Ocean and Coastal Acidification Web Manager and Collaboration Facilitator

Northeastern Regional Association for Coastal Ocean Observing Systems (NERACOOS)

The OCA Web Manager and Collaboration Facilitator will be responsible for maintaining the content of the ocean acidification collaboration website. They will also be responsible for maintaining workspace tools used by collaboration teams to effectively coordinate activities and communicate domestically and internationally. The qualified candidate will ensure a current and attractive website that highlights activities and issues related to ocean acidification that are of interest to a range of stakeholders. S/he will also work to build the number of users of the collaboration website and to guide current users to fully utilize the website capacities. Administratively, the candidate will employ web-based tools to coordinate implementation team meetings, maintain a calendar of events, keep and maintain mailing lists, and manage documents through the website to ensure smooth and ongoing communication within and between collaboration teams. The OCA Web Manager and Collaboration Facilitator will be responsible for reporting on website activities to the community and general public through website content and other means.
Monday, September 11, 2017
Coral Reef Fish Are More Resilient Than We Thought, Study Finds

Coral Reef Fish Are More Resilient Than We Thought, Study Finds

NPR

At a time when the Great Barrier Reef and other coral reefs are facing unprecedented destruction, researchers in Australia have found a small ray of hope for the fish that make the reefs their home.

Fish are more resilient to the effects of ocean acidification than scientists had previously thought, according to research published Thursday in Scientific Reports.

Tuesday, September 5, 2017
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Keeping An Eye On Ocean Acidification In Chesapeake Bay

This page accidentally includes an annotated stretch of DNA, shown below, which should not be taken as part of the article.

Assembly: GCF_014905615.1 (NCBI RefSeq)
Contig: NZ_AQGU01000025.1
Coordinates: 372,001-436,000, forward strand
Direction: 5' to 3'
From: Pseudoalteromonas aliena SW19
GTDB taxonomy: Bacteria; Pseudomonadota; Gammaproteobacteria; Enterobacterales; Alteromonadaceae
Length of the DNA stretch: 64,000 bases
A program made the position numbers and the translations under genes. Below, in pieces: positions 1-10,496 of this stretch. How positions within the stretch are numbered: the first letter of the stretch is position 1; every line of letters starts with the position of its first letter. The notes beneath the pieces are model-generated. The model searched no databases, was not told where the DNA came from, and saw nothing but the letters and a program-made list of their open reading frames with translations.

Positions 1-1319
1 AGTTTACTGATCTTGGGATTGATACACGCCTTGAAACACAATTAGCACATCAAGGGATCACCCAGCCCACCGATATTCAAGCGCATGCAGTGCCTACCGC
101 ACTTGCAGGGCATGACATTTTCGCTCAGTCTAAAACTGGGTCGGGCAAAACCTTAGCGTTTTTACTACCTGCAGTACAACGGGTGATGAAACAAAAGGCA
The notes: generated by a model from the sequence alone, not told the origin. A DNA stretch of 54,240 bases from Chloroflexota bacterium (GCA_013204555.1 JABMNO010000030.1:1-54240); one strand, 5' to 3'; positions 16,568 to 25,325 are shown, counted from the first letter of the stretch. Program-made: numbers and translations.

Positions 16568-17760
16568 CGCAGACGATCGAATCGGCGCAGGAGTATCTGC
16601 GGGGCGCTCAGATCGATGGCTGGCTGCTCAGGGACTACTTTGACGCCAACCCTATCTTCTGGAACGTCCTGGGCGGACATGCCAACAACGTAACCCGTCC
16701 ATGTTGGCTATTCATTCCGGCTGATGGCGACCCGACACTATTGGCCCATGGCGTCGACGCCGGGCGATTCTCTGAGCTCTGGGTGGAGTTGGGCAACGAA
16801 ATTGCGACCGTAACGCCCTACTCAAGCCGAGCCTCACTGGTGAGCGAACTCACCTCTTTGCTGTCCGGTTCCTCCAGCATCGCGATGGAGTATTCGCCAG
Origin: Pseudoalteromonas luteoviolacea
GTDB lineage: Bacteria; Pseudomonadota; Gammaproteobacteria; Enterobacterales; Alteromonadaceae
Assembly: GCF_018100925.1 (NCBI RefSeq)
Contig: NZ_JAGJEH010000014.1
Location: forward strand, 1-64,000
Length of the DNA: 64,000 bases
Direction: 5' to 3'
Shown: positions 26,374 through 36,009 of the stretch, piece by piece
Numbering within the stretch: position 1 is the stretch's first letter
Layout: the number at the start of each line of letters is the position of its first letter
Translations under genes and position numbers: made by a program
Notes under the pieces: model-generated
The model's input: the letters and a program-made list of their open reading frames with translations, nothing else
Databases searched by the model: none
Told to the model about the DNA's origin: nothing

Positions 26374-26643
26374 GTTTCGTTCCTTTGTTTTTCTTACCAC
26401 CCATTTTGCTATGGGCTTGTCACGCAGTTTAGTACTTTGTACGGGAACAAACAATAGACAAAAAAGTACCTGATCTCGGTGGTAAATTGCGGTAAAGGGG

Keeping An Eye On Ocean Acidification In Chesapeake Bay

University of Delaware

 

New paper identifies pH minimum zone in bay water.

A research team, led by University of Delaware professor Wei-Jun Cai, has identified a zone of water that is increasing in acidity in the Chesapeake Bay.

The team analyzed little studied factors that play a role in ocean acidification (OA) — changes in water chemistry that threaten the ability of shellfish such as oysters, clams and scallops to create and maintain their shells, among other impacts.

 

Friday, September 1, 2017
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Putting Ocean Tipping Points Science into Practice in Your Ecosystem: A Workshop for Scientists and Natural Resource Managers

Ocean Tipping Points Projects

The Ocean Tipping Points Project, an interdisciplinary research collaboration among academic, non-governmental and governmental partners, is excited to offer a unique 3-day workshop for scientists and practitioners of marine ecosystem management. Receive hands-on training in cutting-edge scientific and management strategies to better understand and cope with the potential for dramatic change in the ocean or coastal ecosystem where you work.  With generous support from the Gordon and Betty Moore Foundation, we are offering an all-expenses paid 3-day training in Santa Barbara, CA, November 1-3, 2017.

Tuesday, August 29, 2017
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A Sentinel for Change: Secrets along the seafloor in Olympic Coast

A Sentinel for Change: Secrets along the seafloor in Olympic Coast

NOAA Ocean Acidification Program

Whether you arrive on the Olympic Peninsula by land, sea, or air, you sense its remote, rugged and vast environment immediately. The Olympic Coast is home to productive waters which sustain thriving marine and coastal communities that have long supported the region’s tribal peoples. Ocean waters quickly deepen just offshore, boasting canyons which extend almost a mile below the surface – and have yet to be fully explored. 

Thursday, August 24, 2017
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